The slider is also sometimes called "the great equalizer", as its development caused pitchers to regain some dominance over hitters. The slider also causes great stress and wear on a pitcher's arm.

Getting behind (a batter): If the pitcher throws more strikes than balls to an individual batter, he is "ahead" of the batter. If not, he is "behind" in the count. Sometimes the announcers simply say "The pitcher has to watch out about getting behind this guy."

Action in the bullpen: If the pitcher is doing poorly and is likely to be replaced, the back-up pitcher needs to warm up for 20-30 minutes in the "bullpen." Action in the bullpen is thus a sure sign that the current pitcher is soon going to be replaced.

2-hole: The second spot in the batting line-up. I don't know why this is (sometimes) called a "hole."

Contact hitter: A hitter who often connects with the ball, even if he doesn't always get on base.

(Hitter is) jammed: The pitcher gets the batter to hit a pitch off-center. Usually leads to a fly ball and an easy out.

Fielder's Choice: The act of a fielder who handles a fair grounder and, instead of throwing to first base to put out the batter runner, throws to another base in an attempt to put out a preceding runner.

So there you have it, some strange baseball phrases for your entertainment. Go Red Sox!


Kathleen said...

Living as I do with a born-and-bred Red Sox fan, I've gotten quite the education myself this month. And I've done more listening than watching, too, because I'm knitting a pair of (embarrassed sigh) Red Sox socks, so my face was down and my ears up while we lounged on the couch and Andy muttered, "My Red Sox sense is tingling...they're going to do something to lose this..." I'm fascinated when the pitcher shakes off the catcher's calls, the hitter connects, and the catcher dashes up to the mound to bop the pitcher upside the head. But that's probably the Bull Durham fan in me.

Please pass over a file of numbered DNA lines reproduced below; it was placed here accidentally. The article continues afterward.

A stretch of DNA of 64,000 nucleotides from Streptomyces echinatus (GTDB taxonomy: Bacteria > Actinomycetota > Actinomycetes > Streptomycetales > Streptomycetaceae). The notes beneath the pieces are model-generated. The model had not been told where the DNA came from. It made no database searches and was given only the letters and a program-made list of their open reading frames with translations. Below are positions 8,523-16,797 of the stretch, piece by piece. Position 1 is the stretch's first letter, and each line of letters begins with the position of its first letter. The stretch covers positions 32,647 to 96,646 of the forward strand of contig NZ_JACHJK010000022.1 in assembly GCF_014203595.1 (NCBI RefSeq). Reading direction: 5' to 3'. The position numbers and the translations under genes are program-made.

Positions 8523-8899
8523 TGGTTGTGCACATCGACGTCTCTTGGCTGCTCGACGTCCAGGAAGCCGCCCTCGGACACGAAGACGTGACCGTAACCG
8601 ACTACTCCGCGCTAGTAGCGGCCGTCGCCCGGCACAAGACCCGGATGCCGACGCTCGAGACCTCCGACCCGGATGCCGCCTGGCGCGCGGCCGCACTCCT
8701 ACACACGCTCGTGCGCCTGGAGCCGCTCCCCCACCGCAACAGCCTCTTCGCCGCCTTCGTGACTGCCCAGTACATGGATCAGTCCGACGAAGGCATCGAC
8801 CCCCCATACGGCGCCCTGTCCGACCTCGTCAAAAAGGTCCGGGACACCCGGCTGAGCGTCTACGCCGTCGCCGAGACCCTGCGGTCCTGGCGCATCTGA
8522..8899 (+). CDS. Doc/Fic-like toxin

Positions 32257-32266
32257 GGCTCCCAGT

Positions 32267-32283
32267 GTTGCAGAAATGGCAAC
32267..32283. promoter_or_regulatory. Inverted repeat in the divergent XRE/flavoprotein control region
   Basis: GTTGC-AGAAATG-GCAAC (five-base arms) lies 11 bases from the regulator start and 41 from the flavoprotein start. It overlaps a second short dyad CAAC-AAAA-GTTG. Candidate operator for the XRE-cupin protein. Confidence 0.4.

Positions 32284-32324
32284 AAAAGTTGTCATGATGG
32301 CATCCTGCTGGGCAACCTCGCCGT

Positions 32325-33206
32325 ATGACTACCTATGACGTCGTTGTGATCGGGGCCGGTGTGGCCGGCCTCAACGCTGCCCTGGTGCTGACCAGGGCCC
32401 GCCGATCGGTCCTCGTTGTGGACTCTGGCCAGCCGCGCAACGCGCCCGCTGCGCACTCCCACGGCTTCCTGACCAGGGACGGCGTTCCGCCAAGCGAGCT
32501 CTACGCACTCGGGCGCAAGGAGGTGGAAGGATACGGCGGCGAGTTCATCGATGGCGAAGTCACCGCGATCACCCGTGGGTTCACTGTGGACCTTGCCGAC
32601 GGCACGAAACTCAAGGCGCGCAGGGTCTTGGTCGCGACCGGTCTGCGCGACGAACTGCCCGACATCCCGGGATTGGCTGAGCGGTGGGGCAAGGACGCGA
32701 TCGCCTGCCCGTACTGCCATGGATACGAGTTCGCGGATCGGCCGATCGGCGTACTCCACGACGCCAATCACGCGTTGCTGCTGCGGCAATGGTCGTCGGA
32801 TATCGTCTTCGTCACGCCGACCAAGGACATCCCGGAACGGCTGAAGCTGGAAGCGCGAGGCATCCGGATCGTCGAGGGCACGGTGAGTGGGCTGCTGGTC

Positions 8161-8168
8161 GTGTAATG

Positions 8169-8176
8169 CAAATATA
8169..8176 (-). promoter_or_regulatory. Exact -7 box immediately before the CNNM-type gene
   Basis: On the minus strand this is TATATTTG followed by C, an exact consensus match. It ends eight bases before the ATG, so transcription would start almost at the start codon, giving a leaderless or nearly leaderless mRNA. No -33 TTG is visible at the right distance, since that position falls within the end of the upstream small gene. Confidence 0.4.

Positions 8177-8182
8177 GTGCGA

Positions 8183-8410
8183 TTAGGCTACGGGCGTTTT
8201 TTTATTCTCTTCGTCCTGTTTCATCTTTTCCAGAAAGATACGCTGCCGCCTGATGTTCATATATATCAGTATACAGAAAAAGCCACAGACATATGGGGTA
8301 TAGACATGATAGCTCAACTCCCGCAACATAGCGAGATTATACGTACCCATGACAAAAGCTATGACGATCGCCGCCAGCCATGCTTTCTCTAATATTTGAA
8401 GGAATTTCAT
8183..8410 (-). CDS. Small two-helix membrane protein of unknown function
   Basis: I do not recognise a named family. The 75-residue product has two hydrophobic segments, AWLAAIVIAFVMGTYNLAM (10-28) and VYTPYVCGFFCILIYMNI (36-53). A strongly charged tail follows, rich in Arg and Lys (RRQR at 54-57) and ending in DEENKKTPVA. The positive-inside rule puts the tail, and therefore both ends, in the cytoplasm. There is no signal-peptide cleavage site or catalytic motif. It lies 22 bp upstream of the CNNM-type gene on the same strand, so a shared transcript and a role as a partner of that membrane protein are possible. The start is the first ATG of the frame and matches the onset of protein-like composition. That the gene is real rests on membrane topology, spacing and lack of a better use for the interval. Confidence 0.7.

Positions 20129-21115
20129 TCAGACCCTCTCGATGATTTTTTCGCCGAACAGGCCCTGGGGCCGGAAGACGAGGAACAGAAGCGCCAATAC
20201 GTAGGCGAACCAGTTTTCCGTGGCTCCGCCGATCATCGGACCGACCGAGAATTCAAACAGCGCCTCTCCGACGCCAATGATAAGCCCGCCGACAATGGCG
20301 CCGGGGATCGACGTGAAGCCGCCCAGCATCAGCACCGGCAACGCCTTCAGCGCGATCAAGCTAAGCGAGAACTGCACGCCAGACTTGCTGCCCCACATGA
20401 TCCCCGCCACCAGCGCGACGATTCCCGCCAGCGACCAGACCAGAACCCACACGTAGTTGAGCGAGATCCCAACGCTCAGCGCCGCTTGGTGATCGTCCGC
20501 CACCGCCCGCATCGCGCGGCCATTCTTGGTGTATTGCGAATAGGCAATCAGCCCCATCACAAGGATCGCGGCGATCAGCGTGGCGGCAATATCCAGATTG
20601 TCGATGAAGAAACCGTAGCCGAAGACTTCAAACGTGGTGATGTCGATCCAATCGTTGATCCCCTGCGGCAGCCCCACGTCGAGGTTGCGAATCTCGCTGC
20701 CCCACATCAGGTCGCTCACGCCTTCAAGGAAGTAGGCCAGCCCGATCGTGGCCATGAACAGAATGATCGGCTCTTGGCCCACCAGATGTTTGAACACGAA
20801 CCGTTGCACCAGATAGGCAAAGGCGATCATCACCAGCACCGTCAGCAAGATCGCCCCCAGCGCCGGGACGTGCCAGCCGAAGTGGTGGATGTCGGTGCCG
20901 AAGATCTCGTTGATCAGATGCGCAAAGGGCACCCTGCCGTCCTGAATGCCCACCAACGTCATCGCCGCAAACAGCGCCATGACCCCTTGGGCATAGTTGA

Kathleen said...

And because I'm a BIG pain in the resident baseball addict has explained it to me this way:

All curve balls are breaking balls, but not all breaking balls are curve balls. A breaking ball is any ball that does not move in a straight line. In addition to curves that includes knuckleballs (ball wobbles all over the place), spitballs (ball takes sudden, unexpected last-minute deviation due to foreign substance), sliders ("really fast curves"), and sinkers (ball drops precipitously as it nears plate).

Rob Breymaier said...

While you're right about contact hitter that phrase also infers that the batter does not hit for power (that he doesn't hit a lot of home runs).

Amardeep said...

Thanks for the corrections, guys.

And a big hello to Kathleen, fellow high school cross-country runner. Also: props on the homemade, fair-weather, red socks!

Colleen Clemens said...

From my Parkland Youth League experience, I think the second batter is never the strongest (as opposed to the fourth), leading possibly to the name "hole." Not much expected. I don't watch much ball anymore, so I could be wrong.